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Oct 2, 2006 04:06 AM

Tribute to Monterey Market

Lest we forget how blessed we are to live in the Bay Area, Lisa Brenneis has produced an affectionate documentary on the Monterey Market and owner Bill Fugimoto. The world premiere of “Eat at Bill’s” took place in the parking lot of the market Saturday night, the film projected on the side of a white truck, the audience sitting on folding chairs. Most of the people there were staff and friends of Fugimoto, who hosted a dinner beforehand in the covered area outside the entrance. (I wasn’t at the dinner; just heard about the screening from a friend.)

It’s a warm and engaging film that centers around Fujimoto, who’s always got a smile on his face and seems to live for buying and selling terrific produce. Brenneis recorded multiple scenes of Fujimoto interacting with the farmers he buys from. He greets them in the parking lot, eagerly opening the boxes on their truck like a kid on Christmas morning. He tastes the fruit and says, “This is really good. How much have you got?” After he buys everything on the truck he inevitably asks, “What else have you got?”

Fujimoto appears to be the biggest customer of any number of small growers, helping them survive by paying a premium for superior cherries, peaches, berries, corn, and much more. (Brenneis, who grows pixie tangerines and other citrus fruits in the Ojai Valley, is one of those growers.)

I’ve been a regular at the Monterey Market for 20 years, but never realized that half the chefs in the East Bay buy from there. We see Rivoli’s Wendy Brucker, Bay Wolf’s Michael Wild, Chez Panisse’s forager, and lots of other East Bay restaurant and bakery people, not to mention Judy Rodgers, who comes over from San Francisco to buy produce for Zuni.

We meet lots of regular customers too, who wax poetic about the produce and the experience of shopping there. A long scene toward the end focuses on Thanksgiving. Fujimoto explains the challenge of preparing for a holiday on which everybody cooks the same meal and it’s nearly impossible to stock enough celery, yams, and potatoes to supply the hoards who descend on the market. Fun shots of Thanksgiving shoppers reading their shopping lists—they’re all pretty much the same—and we meet the couple from the California/Oregon border who provide the monster pumpkins that anchor the mountain of pumpkins Monterey Market sets up each year.

But in the end it all comes down to Fujimoto, whose enthusiasm is infectious and who seems to delight in buying larger quantities of produce than his staff can believe they will be able to sell.

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  1. That is wonderful - do you know if it will be shown again in Berkeley?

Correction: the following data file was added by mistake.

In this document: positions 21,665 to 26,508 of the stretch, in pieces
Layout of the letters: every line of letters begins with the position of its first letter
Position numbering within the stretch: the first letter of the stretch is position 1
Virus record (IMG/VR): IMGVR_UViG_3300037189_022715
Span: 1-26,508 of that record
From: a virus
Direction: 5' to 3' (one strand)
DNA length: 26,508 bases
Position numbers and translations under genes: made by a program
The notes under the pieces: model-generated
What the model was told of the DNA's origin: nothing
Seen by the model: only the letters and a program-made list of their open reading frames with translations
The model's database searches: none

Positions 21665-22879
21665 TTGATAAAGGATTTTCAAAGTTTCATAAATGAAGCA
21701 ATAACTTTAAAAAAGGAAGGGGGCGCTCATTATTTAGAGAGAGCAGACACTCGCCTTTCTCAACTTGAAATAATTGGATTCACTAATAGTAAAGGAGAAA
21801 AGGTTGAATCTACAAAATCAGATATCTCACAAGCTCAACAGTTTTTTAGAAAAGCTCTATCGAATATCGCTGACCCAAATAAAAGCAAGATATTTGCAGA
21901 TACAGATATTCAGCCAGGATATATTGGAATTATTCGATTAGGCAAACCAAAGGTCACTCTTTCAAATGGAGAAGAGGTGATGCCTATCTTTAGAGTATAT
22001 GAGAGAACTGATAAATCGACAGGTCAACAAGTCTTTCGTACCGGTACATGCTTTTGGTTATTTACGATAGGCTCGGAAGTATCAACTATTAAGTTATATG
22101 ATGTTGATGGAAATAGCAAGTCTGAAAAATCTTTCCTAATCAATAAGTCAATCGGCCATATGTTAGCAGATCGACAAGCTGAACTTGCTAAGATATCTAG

1. Hey topo,

      Lisa B. here. Thanks for talking up "Eat at Bill's", my movie about Bill Fuijimoto and the Monterey Market in Berkeley. I can tell you're a fan of the Market -- me too.

      Saturday's premiere was pretty much a cast and crew, family and friends affair. This movie had a very small crew but a very large cast, so we had about 200 in the audience.

      I just finished the movie in time for this screening, and I have to complete music clearances before I book a lot of screenings and release the DVD version, but I do want to come back to the Bay Area and screen it again soon.

      What I'm doing immediately is asking interested folks to go to this page on our Churchill Orchard web site and sign up for the "Eat at Bill's" mailing list.
      If they tell me what city they are near, I can email then if/when there's a local screening, and I can alert them when my DVDs are ready.

      Sign up for Eat at Bill's Mailing Screening/DVD Alert:

      1. My then wife and I shopped regularly at Monterey Market as far back as 1968 when we lived in University Village. We'd stop there for produce on our way home after buying cheese at the Cheese Board and drinking coffee at Peet's, of course.

        What else is new in the world?

        1. Do you remember that it used to be in the brick building across the street? Some of my earliest memories are of shopping there. Do you know when they moved to the present spot?

          4 Replies
          1. re: Glencora

            Part of the good old days syndrome.Go at opening.Get your cart,line it up at the cash register and shop quickly.It was a really tight fit.

            1. re: wolverine61

              Yeah, and the place across the street was a Top Dog and tacky ice cream store. I didn't say they were GOOD memories, I just said they were early memories.

              1. re: Glencora

                A Top Dog in that location? I only remember that it was soemwhere near Westbrae Foods, another one of our regular stops.

                1. re: Gary Soup

                  I'm pretty sure that I remember going there in junior high. The building that is now Cafe Roma (and, I think, was a gas station long ago) was split in half, with a Top Dog one half and an ice cream place in the other.

          2. I think Monterey Market moved into the new building around 1982.